By  on June 3, 2009

A lawyer for Charles Conaway, Kmart’s former chief executive officer, said Tuesday his client would appeal a verdict finding him liable for fraud charges brought by the Securities and Exchange Commission in a three-week-long civil trial.

On Monday, a jury in U.S. District Court in Ann Arbor, Mich., found that Conaway had misled investors when he served as ceo in the months leading up to the company’s January 2002 bankruptcy filing.

Conaway’s attorney, Scott Lassar, said Tuesday his client plans to appeal the jury’s decision.

“Mr. Conaway had been exonerated by a three-judge arbitration panel brought by creditors in the Kmart bankruptcy and we were hoping this jury would exonerate as well,” Lassar said.

The SEC is seeking an order prohibiting Conaway from serving as an officer at publicly traded companies as well as civil fines. The judge overseeing the case has not yet determined penalties.

In the SEC’s initial complaint, filed in 2005, authorities accused Conaway of misrepresenting the company’s balance sheet in its third-quarter earnings report and conference call in fall 2001. The previous summer the company had overbought $850 million in inventory and dealt with ensuing liquidity issues by slowing payments to vendors, the agency alleged.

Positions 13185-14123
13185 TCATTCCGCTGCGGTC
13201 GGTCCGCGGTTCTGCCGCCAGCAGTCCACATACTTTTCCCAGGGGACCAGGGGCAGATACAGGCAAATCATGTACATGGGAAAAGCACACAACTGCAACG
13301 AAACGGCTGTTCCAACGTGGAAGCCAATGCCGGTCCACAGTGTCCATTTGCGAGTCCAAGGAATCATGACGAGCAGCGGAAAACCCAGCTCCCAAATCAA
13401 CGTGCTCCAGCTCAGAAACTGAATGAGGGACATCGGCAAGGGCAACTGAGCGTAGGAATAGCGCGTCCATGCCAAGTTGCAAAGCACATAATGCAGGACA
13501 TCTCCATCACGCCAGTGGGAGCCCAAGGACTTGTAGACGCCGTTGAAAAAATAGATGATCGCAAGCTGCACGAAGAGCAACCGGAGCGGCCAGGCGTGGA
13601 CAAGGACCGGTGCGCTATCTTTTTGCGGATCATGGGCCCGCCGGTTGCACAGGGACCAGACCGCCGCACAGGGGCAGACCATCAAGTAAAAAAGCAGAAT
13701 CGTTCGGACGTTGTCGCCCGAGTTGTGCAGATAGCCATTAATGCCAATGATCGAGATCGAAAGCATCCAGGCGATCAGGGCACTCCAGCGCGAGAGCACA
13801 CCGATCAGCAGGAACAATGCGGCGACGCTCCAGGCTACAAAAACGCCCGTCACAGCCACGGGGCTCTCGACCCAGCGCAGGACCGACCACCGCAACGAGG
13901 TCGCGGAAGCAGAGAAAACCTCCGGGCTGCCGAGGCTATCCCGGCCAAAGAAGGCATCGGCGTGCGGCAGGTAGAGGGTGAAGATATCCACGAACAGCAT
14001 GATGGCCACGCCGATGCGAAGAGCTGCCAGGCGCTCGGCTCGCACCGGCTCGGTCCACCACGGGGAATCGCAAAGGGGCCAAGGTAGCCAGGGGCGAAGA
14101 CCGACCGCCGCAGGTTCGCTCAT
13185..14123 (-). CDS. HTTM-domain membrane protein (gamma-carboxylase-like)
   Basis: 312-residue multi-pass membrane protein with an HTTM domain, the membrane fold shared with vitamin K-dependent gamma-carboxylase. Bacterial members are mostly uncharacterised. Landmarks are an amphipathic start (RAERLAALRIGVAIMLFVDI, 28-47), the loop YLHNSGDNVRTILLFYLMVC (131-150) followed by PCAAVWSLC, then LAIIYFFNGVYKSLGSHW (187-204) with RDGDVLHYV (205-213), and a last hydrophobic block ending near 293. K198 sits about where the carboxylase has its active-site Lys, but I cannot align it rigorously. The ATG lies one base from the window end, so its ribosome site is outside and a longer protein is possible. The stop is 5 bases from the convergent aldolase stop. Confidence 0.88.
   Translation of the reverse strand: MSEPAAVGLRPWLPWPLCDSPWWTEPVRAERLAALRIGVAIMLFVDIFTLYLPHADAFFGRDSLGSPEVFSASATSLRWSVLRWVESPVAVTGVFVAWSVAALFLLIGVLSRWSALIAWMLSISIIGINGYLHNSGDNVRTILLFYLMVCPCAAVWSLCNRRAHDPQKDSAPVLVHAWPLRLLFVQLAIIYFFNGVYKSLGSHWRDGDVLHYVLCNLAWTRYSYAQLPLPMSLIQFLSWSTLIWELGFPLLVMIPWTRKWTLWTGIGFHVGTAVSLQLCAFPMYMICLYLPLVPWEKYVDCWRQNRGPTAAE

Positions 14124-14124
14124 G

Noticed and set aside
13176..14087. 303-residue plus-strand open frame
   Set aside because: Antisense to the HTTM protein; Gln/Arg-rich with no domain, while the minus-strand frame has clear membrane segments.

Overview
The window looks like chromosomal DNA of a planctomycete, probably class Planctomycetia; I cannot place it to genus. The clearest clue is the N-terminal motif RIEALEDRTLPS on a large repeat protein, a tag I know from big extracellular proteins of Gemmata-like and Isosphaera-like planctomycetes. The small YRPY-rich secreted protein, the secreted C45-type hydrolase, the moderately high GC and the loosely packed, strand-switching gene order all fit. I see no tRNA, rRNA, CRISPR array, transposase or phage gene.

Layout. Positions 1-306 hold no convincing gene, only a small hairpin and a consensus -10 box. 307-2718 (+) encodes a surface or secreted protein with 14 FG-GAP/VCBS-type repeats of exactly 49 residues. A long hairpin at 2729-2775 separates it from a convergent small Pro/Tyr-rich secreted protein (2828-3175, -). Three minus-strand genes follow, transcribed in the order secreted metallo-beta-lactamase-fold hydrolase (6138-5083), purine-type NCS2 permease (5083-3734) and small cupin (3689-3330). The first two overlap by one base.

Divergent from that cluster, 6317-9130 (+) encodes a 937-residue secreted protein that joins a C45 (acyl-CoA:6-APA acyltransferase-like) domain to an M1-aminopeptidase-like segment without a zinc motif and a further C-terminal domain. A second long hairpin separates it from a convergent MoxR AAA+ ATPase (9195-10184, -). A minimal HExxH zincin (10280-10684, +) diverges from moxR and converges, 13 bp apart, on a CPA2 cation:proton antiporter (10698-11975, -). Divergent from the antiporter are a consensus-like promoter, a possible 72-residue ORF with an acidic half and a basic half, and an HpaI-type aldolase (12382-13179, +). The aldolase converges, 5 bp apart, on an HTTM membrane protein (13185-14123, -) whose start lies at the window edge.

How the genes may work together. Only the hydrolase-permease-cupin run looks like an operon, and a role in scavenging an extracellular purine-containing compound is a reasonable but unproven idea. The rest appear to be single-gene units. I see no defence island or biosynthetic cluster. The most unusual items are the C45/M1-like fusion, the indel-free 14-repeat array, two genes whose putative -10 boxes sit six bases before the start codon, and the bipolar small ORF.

According to the complaint, Kmart had essentially borrowed $570 million from its vendors by the end of the third quarter. The SEC alleged Conaway did not properly disclose the inventory problems, lied about the reasons for the late payments and misrepresented Kmart’s relationship with its manufacturers.

Conaway’s co-defendant, former chief financial officer John McDonald, settled shortly before the trial’s start. He agreed to pay $120,000 in penalties, observe a five-year ban from working as an officer at public companies and other restrictions. McDonald did not admit or deny the allegations as part of the deal.

Conaway took the reins of Kmart in 2000 and left in March 2002. The company emerged from Chapter 11 in 2003 as Kmart Holding Corp., which merged with Sears the following year and became part of Sears Holdings Corp.

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